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Reduced Hospital Mortality With Surgical Ligation of Patent Ductus Arteriosus in Premature, Extremely Low Birth Weight Infants: A Propensity Score-matched Outcome Study

Tashiro, Jun; Perez, Eduardo A; Sola, Juan E
OBJECTIVES/OBJECTIVE:To evaluate outcomes after surgical ligation (SL) of patent ductus arteriosus (PDA) in premature, extremely low birth weight (ELBW) infants. BACKGROUND:Optimal management of PDA in this specialized population remains undefined. Currently, surgical therapy is largely reserved for infants failing medical management. To date, a large-scale, risk-matched population-based study has not been performed to evaluate differences in mortality and resource utilization. METHODS:Data on identified premature (<37 weeks) and ELBW (<1000  g) infants with PDA (International Classification of Diseases, 9th revision, Clinical Modification, 747.0) and respiratory distress (769) were obtained from Kids' Inpatient Database (2003-2009). RESULTS:Overall, 12,470 cases were identified, with 3008 undergoing SL. Propensity score-matched analysis of 1620 SL versus 1584 non-SL found reduced mortality (15% vs 26%) and more routine disposition (48% vs 41%) for SL (P < 0.001). SL had longer length of stay and higher total cost (P < 0.001). On multivariate analysis, SL mortality predictors were necrotizing enterocolitis (NEC; surgical odds ratio, 5.95; medical odds ratio, 4.42) and sepsis (3.43) (P < 0.006). Length of stay increased with bronchopulmonary dysplasia (BPD; 1.77), whereas total cost increased with surgical NEC (1.82) and sepsis (1.26) (P < 0.04). Non-SL mortality predictors were NEC (surgical, 76.3; medical, 6.17), sepsis (2.66), and intraventricular hemorrhage (1.97) (P < 0.005). Length of stay increased with BPD (2.92) and NEC (surgical, 2.04; medical, 1.28) (P < 0.03). Total cost increased with surgical NEC (2.06), medical NEC (1.57), sepsis (1.43), and BPD (1.30) (P < 0.001). CONCLUSIONS:Propensity score-matched analysis demonstrates reduced mortality in premature/ELBW infants with SL for PDA. NEC and sepsis are predictors of mortality and resource utilization.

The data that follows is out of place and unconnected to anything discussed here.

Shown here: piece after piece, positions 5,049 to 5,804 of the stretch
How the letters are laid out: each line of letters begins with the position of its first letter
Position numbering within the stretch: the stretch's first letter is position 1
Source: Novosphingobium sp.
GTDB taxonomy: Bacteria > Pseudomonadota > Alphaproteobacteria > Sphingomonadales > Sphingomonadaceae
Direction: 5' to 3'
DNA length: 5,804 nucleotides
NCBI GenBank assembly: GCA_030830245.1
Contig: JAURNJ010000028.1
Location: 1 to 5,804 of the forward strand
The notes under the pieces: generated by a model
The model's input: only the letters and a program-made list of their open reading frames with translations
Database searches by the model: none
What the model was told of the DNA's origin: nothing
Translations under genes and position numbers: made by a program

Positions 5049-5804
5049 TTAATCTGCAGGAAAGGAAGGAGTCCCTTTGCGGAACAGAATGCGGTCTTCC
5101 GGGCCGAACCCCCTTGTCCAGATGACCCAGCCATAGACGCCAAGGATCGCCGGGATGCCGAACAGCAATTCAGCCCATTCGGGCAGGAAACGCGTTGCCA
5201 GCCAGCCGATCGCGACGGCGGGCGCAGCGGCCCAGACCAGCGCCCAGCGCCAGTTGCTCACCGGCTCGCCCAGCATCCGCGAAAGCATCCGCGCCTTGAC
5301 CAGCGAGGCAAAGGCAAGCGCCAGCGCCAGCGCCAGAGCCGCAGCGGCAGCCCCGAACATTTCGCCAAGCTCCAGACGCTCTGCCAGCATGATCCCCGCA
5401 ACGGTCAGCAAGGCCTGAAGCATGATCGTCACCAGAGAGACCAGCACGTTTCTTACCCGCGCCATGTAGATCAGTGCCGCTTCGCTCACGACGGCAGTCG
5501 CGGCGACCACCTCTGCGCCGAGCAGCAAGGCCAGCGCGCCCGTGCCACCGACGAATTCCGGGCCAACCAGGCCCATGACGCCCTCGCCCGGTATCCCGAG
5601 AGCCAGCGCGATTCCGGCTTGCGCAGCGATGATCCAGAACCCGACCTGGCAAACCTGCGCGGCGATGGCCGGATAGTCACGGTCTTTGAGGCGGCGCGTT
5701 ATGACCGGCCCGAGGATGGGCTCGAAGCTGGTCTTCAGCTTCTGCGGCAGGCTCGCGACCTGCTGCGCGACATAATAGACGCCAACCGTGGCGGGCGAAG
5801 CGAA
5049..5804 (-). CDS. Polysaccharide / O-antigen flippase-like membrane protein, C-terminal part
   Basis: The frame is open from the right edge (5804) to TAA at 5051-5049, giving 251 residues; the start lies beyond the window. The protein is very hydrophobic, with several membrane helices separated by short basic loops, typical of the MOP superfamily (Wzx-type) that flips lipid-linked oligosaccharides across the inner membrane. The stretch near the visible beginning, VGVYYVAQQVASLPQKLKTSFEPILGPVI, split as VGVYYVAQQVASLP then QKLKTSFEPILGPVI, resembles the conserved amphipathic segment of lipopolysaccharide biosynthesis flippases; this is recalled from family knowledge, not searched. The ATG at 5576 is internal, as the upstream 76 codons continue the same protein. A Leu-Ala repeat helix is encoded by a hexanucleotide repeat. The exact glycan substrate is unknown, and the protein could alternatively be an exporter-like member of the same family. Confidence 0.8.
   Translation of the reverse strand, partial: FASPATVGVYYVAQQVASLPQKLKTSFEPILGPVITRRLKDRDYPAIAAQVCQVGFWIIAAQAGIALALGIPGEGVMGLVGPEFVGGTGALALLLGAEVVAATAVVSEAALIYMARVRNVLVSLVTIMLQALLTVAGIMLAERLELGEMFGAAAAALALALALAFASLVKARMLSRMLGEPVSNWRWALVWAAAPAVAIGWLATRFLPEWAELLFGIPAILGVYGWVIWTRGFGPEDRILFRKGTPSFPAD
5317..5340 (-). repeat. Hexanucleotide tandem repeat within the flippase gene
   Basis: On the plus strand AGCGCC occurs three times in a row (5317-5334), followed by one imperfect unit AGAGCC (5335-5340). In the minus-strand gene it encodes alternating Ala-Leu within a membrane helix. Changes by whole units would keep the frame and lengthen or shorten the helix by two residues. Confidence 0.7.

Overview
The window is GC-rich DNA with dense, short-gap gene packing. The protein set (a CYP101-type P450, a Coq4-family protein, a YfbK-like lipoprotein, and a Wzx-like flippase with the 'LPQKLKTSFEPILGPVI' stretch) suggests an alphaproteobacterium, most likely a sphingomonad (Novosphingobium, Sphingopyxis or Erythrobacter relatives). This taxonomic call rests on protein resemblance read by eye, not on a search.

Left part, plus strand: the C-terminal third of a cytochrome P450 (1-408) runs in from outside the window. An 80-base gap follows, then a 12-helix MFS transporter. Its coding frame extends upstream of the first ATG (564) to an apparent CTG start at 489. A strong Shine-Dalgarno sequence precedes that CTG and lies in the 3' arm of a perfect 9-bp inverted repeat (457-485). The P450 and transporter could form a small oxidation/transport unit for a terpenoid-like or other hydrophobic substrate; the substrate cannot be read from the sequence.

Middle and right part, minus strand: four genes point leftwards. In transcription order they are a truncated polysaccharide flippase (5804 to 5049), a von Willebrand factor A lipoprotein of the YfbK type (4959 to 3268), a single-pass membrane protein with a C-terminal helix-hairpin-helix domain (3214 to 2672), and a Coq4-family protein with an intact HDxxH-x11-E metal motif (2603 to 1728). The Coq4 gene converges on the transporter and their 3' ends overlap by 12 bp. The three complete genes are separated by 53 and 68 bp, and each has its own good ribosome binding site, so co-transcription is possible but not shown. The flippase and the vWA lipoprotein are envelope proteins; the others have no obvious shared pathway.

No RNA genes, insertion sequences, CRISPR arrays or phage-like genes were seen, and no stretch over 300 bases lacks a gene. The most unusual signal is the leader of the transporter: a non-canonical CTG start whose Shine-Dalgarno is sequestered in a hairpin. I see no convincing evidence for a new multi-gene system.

PMID: 25822689
ISSN: 1528-1140
CID: 4603882

Pattern of Biliary Disease Following Laparoscopic Sleeve Gastrectomy in Adolescents

Tashiro, Jun; Thenappan, Arunachalam A; Nadler, Evan P
OBJECTIVE:The use of laparoscopic sleeve gastrectomy (LSG) has risen steadily as a treatment for adolescents with obesity. This study determined whether obstructive biliary complications after rapid, LSG-related weight loss occur similarly in adolescents compared with adults. METHODS:Between 2010 and 2019, 309 patients underwent LSG. Demographics and clinical factors, including pre- and perioperative BMI and weight changes, were included. RESULTS:. Preoperative excess BMI loss was 7.1% (SD 11.3%). An ultrasound revealed gallstones (71%) and sludge or crystals (12%). Eighteen patients underwent cholecystectomy between 4 weeks and 29 months after LSG. CONCLUSIONS:Pediatric patients present with BD at a similar rate after LSG compared with adults. The majority of adolescents, however, manifest with AP. Thus, pancreatitis should be high on the differential diagnosis list when evaluating post-LSG abdominal symptoms. Additional studies are warranted to elucidate the pathophysiology of post-LSG AP for prevention in the future because its etiology may or may not be solely related to BD.
PMID: 31689004
ISSN: 1930-739x
CID: 4604272

Peritoneal drainage is associated with higher survival rates for necrotizing enterocolitis in premature, extremely low birth weight infants

Tashiro, Jun; Wagenaar, Amy E; Perez, Eduardo A; Sola, Juan E
BACKGROUND:To evaluate peritoneal drainage (PD) and laparotomy ± resection/ostomy (LAP) as initial approaches to the surgical management of necrotizing enterocolitis (NEC) in premature, extremely low birth weight (ELBW) infants. METHODS:Kids' Inpatient Database (2003-2012) was searched for cases of NEC (International Classification of Diseases, ninth revision, Clinical Modification [ICD-9-CM] 777.5x) in premature (<37 weeks), extremely low birth weight (<1000 g) infants. Infants were admitted at <28 days of life. Propensity score (PS)-matched analyses were performed, using end points of hospital mortality, length of stay (LOS), and cost of hospitalization. Cases were matched 1:1 on 48 confounding variables (demographic, clinical, and hospital characteristics and 39 comorbidities). RESULTS:On PS-matched comparison, PD had higher survival versus LAP, P = 0.0009. LOS and cost were higher for PD versus LAP, P < 0.003. Survival rates did not differ between PD + LAP and PD-only treatments. LOS and cost were higher for PD + LAP versus PD-only, P < 0.02. PD + LAP infants had higher survival versus LAP, P = 0.0193. LOS and cost were higher for PD + LAP, P < 0.005. CONCLUSIONS:A risk-adjusted PS-matched analysis of operative management in premature, ELBW infants with NEC found higher survival rates associated with PD placement versus LAP, whether PD was used as definitive treatment or with subsequent LAP even after controlling for potential contributors to selection bias (i.e., stability influencing management preference).